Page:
Doctor Strange Vs. The Forces Of Gentrification In Doctor Strange #9
by Josh Davison
[*Mild Spoilers Ahead!]
10 years ago, a company called Falston Realty first attempted to acquire and renovate Bleeker Street. The neighborhood fought against it, and Doctor Stephen Strange sided with the neighborhood. The following decade, Falston Realty continued to make plays for Bleeker Street, with Doctor Strange stopping them cold every time. The company is getting impatient and believes that Stephen Strange is hiding something that lurks beneath Bleeker. In truth, there is a reason Strange refuses to leave Bleeker.
Doctor Strange #9 is another in the subset of Marvel comics decrying the ongoing homogenization and gentrification of New York City, this time taking place on Bleeker Street. Another recent example of this was the story to Ta-Nehisi Coates and Butch Guice’s Black Panther and the Crew.
Honestly, I don’t get tired of the plot. It’s great watching rich land developers get shut down and sent away by the heroes of New York.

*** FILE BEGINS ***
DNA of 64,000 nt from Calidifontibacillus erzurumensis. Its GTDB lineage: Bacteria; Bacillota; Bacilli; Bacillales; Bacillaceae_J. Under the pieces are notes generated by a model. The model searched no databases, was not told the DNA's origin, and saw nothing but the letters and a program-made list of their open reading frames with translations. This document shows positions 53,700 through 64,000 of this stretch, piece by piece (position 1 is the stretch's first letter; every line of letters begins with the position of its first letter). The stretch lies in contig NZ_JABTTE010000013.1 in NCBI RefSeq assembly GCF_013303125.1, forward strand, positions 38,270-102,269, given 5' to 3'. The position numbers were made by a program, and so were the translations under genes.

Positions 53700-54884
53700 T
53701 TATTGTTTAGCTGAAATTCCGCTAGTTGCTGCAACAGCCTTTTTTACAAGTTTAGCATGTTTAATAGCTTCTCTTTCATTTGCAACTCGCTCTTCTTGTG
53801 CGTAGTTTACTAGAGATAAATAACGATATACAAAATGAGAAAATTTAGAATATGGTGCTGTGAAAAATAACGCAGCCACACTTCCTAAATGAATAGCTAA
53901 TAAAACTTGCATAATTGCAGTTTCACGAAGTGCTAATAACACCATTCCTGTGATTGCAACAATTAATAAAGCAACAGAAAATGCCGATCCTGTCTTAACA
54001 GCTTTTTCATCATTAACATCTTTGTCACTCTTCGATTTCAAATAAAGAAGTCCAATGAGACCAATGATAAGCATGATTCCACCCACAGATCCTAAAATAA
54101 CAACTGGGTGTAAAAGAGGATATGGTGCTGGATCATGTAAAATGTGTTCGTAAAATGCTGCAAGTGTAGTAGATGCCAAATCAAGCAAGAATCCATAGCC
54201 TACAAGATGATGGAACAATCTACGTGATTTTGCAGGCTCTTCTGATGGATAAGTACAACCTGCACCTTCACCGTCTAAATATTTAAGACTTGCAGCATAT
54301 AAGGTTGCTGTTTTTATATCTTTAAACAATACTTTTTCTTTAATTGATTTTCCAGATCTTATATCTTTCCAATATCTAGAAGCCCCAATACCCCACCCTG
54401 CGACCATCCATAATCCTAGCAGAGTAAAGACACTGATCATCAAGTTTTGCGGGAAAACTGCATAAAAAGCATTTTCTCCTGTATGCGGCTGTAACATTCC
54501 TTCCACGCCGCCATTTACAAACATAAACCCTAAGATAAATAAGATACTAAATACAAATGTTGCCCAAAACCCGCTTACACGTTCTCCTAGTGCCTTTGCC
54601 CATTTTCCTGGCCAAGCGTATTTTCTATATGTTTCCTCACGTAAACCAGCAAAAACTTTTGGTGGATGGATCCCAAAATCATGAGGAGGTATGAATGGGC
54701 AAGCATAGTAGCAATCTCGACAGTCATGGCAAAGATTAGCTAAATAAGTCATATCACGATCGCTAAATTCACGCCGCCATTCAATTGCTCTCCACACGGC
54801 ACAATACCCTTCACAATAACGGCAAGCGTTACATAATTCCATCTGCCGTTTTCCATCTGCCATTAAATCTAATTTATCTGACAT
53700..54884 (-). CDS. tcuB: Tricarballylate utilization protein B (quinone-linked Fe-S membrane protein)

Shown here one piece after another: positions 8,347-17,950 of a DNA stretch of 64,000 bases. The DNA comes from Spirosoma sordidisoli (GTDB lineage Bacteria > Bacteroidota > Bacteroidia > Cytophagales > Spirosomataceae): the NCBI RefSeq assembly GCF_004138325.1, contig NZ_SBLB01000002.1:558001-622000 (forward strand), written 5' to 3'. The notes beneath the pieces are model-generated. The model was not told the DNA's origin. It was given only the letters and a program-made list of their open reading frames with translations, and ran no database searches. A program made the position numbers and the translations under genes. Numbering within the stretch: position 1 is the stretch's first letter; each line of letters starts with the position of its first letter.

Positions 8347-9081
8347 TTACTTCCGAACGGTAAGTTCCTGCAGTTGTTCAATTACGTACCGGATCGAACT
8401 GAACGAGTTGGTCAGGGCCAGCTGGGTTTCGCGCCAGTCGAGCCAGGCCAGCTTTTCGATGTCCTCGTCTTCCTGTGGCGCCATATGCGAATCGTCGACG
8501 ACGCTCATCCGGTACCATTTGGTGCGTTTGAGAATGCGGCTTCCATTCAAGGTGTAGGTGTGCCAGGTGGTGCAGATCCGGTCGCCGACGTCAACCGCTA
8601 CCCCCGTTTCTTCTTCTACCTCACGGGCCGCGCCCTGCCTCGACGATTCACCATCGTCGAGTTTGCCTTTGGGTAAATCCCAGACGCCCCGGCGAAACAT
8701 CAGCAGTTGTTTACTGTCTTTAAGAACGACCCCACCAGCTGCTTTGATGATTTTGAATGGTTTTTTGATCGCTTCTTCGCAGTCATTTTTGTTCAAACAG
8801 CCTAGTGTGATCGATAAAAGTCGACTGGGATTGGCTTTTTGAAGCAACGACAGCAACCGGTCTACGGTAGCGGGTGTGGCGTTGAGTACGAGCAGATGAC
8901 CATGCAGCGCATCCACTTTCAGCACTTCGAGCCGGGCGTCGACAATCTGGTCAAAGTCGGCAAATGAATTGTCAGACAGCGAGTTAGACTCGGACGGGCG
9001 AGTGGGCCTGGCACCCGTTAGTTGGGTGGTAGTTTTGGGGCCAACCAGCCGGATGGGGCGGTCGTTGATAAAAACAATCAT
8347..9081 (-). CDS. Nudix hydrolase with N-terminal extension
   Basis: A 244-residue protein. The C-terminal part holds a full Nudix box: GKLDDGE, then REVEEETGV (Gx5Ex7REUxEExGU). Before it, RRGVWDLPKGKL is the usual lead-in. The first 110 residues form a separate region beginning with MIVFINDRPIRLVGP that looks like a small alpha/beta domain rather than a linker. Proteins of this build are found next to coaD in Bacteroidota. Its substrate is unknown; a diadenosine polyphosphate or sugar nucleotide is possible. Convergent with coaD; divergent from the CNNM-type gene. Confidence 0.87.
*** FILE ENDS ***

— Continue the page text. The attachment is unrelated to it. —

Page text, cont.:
This one has the slight twist of Doctor Stephen Strange doing something not especially self-centered or arrogant. In fact, the ending is almost heart-warming.
Jesus Saiz returns to contribute the art to this comic, and I’m quite grateful for his presence. Saiz is an incredible artist, and he has a very distinct and gorgeous way of rendering the mystical creatures and elements in Doctor Strange’s world. The texturing continues to be especially impressive. Saiz’s world looks like you could touch it, and you know what each part of it would feel like under your fingers. Numerous demons and monsters make appearances throughout this issue, and they look fantastic. His color work is well-blended and well-balanced too, and making for a brilliant palette throughout the book.
Doctor Strange #9 is another impressive issue from Mark Waid and Jesus Saiz. The story is succinct and entertaining, the pacing is solid, and the visuals are phenomenal. It’s nice to read stories like these where heroes confront problems that aren’t inherently supernatural and afflict everyday people. This one definitely gets a recommendation. Feel free to give it a read.
Doctor Strange #9 comes to us from writer Mark Waid, artist and cover artist Jesus Saiz, and letterer VC’s Cory Petit.